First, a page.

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Childcare pick-up: A 1-hour window to build healthier eating habits

Excess calories, added sugar and salt in treats given to children on the way home

Date:
April 30, 2024
Source:
Cincinnati Children's Hospital Medical Center
Summary:
After-care food and drink accounted for about 22% of the day's added sugar and about one-third of the sweet and salty snack foods the children ate, according to a new study.
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Millions of working parents know the routine: bustle the kids off to childcare in the morning, work all day, then fight the daily traffic jams to get the kids back home. Something to drink, maybe a snack to munch, can help ease the commute.

Understandably, few parents take the time to think about the nutrients or calories involved, but experts at Cincinnati Children's decided to take a closer look. Their eyebrow-raising findings were published April 27, 2024, in the journal Children's Health Care.

The researchers took a fresh look at older data contained in daily food journals kept by more than 300 families of children who attended 30 childcare centers that participated in the Preschool Eating and Activity Study (2009-2011). They found that the hour after parents and caregivers picked up their children stood out as a high-calorie, relatively less healthy part of the child's overall diet.

Overall, these children, ages 3 to 5, consumed more than 1,471 calories across the entire day -- an amount on the high end of recommended daily limits. Of that amount, 290 calories, on average, were consumed in the hour after leaving day care. That's about 20% of the day's entire calorie intake.

Adding concern: after-care food and drink accounted for about 22% of the day's added sugar and about one-third of the sweet and salty snack foods the children ate.

"Every parent knows how busy that time of day can feel. Parents can feel stressed, the kids may be cranky, hungry, or tired. There's nothing wrong with treats once in a while," says senior author Kristen Copeland, MD, Division of General and Community Pediatrics. "But that car ride home also can be an opportunity to instill healthier habits instead of less healthy ones."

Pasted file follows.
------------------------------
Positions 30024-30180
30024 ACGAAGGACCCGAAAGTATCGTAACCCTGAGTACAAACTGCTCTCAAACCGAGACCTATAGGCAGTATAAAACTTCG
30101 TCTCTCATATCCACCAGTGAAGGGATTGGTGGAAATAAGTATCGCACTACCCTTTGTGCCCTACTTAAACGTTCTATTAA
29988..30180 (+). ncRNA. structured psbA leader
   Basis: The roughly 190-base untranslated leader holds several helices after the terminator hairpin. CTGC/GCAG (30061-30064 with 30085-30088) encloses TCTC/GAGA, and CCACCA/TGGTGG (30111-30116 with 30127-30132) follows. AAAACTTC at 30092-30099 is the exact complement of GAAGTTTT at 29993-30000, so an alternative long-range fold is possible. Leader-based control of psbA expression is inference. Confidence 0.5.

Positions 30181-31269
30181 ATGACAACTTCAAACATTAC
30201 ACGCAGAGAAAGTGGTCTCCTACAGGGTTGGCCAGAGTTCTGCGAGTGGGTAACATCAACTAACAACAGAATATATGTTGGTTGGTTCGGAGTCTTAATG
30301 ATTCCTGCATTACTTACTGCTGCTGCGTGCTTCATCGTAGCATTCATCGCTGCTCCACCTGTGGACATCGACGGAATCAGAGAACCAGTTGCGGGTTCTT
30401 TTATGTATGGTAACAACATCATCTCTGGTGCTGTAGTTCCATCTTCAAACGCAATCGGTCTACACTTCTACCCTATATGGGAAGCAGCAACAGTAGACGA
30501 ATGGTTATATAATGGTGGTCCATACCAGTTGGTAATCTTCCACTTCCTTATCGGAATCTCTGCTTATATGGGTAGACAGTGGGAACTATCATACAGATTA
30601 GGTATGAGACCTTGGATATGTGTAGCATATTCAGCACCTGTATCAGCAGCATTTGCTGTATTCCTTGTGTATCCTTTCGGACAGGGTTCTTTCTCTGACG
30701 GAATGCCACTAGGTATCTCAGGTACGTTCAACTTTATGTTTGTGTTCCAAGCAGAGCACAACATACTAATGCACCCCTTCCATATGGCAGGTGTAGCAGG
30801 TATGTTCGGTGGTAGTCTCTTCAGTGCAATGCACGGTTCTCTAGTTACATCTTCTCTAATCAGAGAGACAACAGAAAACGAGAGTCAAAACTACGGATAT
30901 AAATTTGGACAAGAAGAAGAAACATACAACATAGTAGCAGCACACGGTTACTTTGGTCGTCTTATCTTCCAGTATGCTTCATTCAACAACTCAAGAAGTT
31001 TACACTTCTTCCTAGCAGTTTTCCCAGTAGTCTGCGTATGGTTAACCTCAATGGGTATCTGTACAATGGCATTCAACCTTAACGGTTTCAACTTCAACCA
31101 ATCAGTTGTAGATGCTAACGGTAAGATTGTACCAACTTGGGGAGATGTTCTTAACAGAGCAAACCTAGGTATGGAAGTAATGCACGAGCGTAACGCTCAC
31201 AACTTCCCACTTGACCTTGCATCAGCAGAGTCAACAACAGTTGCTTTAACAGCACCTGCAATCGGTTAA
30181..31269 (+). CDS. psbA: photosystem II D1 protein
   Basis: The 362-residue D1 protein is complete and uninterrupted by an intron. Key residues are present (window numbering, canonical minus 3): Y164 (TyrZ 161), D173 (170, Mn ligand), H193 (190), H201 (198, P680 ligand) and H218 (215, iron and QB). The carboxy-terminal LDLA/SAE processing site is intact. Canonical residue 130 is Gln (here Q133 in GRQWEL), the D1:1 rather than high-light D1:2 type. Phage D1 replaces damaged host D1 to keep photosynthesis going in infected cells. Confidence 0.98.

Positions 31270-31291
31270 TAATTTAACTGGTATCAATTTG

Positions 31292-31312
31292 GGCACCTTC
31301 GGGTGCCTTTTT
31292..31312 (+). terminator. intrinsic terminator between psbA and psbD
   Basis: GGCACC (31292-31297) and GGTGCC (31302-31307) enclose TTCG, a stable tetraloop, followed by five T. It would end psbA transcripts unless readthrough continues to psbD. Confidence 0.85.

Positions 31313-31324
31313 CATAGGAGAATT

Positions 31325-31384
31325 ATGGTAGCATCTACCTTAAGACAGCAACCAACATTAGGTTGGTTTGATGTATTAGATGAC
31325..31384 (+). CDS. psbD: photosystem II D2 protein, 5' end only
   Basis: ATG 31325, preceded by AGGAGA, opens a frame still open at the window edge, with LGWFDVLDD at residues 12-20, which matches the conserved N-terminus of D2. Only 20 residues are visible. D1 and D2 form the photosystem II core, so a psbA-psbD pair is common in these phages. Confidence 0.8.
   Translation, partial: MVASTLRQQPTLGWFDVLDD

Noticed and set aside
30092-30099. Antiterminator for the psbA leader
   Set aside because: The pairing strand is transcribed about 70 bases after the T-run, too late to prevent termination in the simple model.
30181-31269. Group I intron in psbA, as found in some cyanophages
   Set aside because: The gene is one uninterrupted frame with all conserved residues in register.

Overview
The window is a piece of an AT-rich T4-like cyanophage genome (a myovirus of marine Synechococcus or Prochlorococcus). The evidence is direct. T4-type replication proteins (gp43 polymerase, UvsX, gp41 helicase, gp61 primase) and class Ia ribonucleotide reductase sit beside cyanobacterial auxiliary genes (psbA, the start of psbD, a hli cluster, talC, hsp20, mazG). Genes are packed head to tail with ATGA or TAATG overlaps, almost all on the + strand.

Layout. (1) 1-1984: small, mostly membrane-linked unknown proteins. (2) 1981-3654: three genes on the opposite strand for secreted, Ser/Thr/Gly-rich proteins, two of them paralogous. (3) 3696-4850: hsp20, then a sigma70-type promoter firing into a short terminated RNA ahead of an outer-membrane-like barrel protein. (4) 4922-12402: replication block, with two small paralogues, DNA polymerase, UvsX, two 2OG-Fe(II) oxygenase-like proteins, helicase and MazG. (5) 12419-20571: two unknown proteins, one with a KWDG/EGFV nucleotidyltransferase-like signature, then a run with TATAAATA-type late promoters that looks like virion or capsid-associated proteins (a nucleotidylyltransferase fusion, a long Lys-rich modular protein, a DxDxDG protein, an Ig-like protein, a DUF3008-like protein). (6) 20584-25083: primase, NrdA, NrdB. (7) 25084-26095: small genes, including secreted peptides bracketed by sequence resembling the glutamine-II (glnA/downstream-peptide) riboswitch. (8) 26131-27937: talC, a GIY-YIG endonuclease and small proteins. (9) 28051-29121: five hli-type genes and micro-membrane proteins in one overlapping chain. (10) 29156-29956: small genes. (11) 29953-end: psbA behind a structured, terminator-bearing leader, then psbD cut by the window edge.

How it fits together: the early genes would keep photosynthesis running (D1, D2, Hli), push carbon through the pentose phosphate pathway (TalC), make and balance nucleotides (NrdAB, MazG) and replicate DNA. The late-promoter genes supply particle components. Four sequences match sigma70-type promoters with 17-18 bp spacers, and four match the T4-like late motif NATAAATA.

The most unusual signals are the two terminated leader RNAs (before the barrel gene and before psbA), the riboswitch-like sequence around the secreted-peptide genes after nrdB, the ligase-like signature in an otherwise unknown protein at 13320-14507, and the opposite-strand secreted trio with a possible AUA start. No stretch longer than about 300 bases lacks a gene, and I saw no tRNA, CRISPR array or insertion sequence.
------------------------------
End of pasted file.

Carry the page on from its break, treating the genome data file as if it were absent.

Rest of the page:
If busy parents want to try a small change that might make a big difference, consider stocking the car with veggie sticks, cheese, fruit slices, and low-sugar drinks such as water or milk. A few minutes of preparation can make it easier to skip the high-calorie drive-throughs and sugar-loaded packaged snacks.

"Children of preschool age are in a highly habit-forming time of their lives. They thrive on routine," Copeland says. "Children often look forward to the car ride home, which makes that time an opportunity to start a healthy snacking habit that could last a lifetime."


Story Source:

Materials provided by Cincinnati Children's Hospital Medical Center. Note: Content may be edited for style and length.


Journal Reference:

  1. Kelsey A. Egan, Allison A. Parsons, Nicholas J. Ollberding, Laurie A. Smith, Kristen A. Copeland. Dietary intake and quality during transition periods of drop-off and pickup from child-care centers. Children's Health Care, 2024; 1 DOI: 10.1080/02739615.2024.2345318

Cite This Page:

Cincinnati Children's Hospital Medical Center. "Childcare pick-up: A 1-hour window to build healthier eating habits." ScienceDaily. ScienceDaily, 30 April 2024. <www.sciencedaily.com/releases/2024/04/240430105522.htm>.
Cincinnati Children's Hospital Medical Center. (2024, April 30). Childcare pick-up: A 1-hour window to build healthier eating habits. ScienceDaily. Retrieved May 24, 2024 from www.sciencedaily.com/releases/2024/04/240430105522.htm
Cincinnati Children's Hospital Medical Center. "Childcare pick-up: A 1-hour window to build healthier eating habits." ScienceDaily. www.sciencedaily.com/releases/2024/04/240430105522.htm (accessed May 24, 2024).

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